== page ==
Articles

Viscometer Testing

Viscometer Testing

We love liquids. Water, coffee, syrup, shakes. Though they flow freely and have a set volume, liquids do not have a set shape. Some food products and cosmetics may appear solid. However, they contain liquid properties that are vital to customer experience. These products are considered viscoelastic products.    Take butter, cream cheese, and the filling in protein bars as examples. Even gummy bears cannot hide their liquid properties when a bag of them is left inadvertently in the sun on a warm day.   Often, we think of viscosity as a measurement of a liquid’s thickness. We understand honey is a...

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Water Activity vs. Moisture Content

Water Activity vs. Moisture Content

Water is everywhere and in everything. About 71% of the earth’s surface is water. The human body is composed of roughly 60% water. Plants, animals, and microbes all require water to live and grow. Hence, knowing the amount of water in a product helps predetermine the product’s stability, shelf-life, processing, and microorganism growth. With its charged molecular structure, water readily bonds with other asymmetrically charged molecules. However, water is not stuck in a bond. It readily dissolves bonds, too. Especially if a more attractive bond is close by or if conditions are right for water to change state like moving...

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Moisture Content Test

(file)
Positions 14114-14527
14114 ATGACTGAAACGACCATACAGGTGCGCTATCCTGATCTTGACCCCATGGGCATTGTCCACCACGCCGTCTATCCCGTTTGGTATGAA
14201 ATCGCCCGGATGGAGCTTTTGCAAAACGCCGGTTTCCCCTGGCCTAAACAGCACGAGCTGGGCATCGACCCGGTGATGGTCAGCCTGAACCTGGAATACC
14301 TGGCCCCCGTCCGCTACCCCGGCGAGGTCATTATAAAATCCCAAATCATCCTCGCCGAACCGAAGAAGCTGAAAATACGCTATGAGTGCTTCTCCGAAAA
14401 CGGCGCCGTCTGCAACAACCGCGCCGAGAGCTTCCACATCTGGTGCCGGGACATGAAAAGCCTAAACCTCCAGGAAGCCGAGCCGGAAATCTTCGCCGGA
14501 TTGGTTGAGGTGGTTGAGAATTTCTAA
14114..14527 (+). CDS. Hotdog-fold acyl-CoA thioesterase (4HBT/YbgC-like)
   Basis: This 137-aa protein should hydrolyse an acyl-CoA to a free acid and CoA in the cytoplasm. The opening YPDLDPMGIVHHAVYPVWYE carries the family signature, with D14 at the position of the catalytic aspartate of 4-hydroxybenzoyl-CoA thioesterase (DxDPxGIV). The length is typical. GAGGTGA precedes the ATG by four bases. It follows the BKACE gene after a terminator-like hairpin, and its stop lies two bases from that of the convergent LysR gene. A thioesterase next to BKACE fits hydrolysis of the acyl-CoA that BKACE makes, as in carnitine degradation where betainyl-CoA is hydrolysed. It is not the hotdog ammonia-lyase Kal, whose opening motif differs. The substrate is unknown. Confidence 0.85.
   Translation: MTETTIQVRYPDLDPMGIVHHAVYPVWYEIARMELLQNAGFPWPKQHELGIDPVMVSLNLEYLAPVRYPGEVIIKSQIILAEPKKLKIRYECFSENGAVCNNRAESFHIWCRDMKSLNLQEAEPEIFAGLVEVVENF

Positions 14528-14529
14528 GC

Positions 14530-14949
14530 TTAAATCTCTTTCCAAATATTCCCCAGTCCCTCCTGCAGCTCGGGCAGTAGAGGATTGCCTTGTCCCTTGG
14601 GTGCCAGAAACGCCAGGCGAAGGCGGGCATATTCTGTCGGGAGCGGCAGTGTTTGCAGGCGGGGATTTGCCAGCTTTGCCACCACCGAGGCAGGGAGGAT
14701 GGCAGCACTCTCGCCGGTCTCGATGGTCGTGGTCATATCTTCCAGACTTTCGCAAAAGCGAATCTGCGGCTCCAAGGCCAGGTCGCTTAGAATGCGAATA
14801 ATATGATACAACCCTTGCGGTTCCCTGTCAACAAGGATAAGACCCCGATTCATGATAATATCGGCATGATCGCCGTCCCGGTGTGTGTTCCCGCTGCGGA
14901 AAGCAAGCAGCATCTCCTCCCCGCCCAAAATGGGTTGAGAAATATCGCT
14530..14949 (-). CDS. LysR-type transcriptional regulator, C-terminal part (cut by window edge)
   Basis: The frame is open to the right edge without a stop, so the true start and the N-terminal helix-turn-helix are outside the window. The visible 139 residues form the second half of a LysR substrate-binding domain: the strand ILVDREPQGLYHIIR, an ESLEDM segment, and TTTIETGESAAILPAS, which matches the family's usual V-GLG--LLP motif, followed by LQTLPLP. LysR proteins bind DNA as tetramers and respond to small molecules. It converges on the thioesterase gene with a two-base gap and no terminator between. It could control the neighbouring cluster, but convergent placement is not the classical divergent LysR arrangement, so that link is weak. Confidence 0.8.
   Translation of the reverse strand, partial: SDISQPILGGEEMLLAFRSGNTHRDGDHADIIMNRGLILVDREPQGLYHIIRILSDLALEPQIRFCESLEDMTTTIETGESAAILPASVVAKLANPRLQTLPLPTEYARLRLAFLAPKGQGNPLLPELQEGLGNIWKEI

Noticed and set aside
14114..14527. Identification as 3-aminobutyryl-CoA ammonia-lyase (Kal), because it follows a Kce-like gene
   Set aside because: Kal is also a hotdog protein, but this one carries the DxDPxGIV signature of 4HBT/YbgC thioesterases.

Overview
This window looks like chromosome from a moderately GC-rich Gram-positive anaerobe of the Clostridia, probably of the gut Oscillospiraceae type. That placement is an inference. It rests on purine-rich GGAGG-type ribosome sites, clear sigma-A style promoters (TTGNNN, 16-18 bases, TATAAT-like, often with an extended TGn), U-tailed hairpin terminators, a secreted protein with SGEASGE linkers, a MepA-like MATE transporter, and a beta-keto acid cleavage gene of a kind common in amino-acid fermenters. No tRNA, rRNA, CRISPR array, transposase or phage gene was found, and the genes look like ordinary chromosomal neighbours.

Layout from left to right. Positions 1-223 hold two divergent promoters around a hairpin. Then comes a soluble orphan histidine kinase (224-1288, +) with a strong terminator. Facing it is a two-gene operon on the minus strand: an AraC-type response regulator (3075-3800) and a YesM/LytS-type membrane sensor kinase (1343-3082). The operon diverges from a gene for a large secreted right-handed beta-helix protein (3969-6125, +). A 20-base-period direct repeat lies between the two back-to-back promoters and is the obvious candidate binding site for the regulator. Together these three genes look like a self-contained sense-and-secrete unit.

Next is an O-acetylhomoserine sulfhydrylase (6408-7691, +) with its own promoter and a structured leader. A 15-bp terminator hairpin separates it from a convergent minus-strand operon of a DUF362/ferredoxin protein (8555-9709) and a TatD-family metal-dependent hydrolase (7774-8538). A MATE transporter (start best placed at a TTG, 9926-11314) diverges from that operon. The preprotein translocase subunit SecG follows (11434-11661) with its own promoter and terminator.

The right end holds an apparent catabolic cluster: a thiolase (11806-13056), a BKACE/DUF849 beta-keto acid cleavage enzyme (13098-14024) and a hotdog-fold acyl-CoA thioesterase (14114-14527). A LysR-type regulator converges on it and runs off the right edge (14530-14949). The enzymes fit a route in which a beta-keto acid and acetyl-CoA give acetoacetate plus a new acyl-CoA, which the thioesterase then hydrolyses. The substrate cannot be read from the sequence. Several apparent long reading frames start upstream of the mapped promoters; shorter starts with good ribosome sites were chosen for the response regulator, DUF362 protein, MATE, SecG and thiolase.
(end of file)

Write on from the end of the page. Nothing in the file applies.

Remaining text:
Moisture Content Test

Moisture content is a basic indicator of quality. In agriculture, it indicates soil productivity: In lumber, wood workability. And in foods, dietary supplements, and cosmetics, it is a quality control indicator of product stability, shelf-life, processing, and labeling requirements. Is there a difference between water content and moisture content? Generally, no. For most purposes, moisture content refers to the total amount of water (unbonded and bonded) in a product sample. Water’s chemical makeup allows it to readily bond with asymmetrically charged molecules, including other water molecules. Water molecules bonded together are free moving or active water. Water bonded physically to...

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Water Activity (aw) Test

Water Activity (aw) Test

To grow, all things need food and water. Without water, life does not exist. One molecule of water is composed of two hydrogen atoms bonded with one oxygen atom. Water is required by all cells to: Transport oxygen, nutrients, and wastes,  Support DNA and protein cell structure, and Buffer drastic changes in pH levels. Water’s molecular structure with one positively charged side and one negatively charged side allows water to bond with other asymmetrically charged molecules to do things like support cell structure. In the case of ‘free water’ or unbonded water, the asymmetric charge breaks up or dissolves bonded...

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FDA Registered Facility

FDA Registered Facility

Imagine living in the 19th century. It was an age of industry, experimentation, and scientific discovery. Some advancements, however, were not always in the best interests of public health and safety. According to a federal government history site, the United States government began using chemical analysis to monitor the safety of food products as early as 1848. The passing of the Pure Food and Drugs Act in 1906, gave the federal government regulatory power to protect the public from misbranded or adulterated food and drugs. The regulatory body in charge became officially known as the US Food and Drug Administration...

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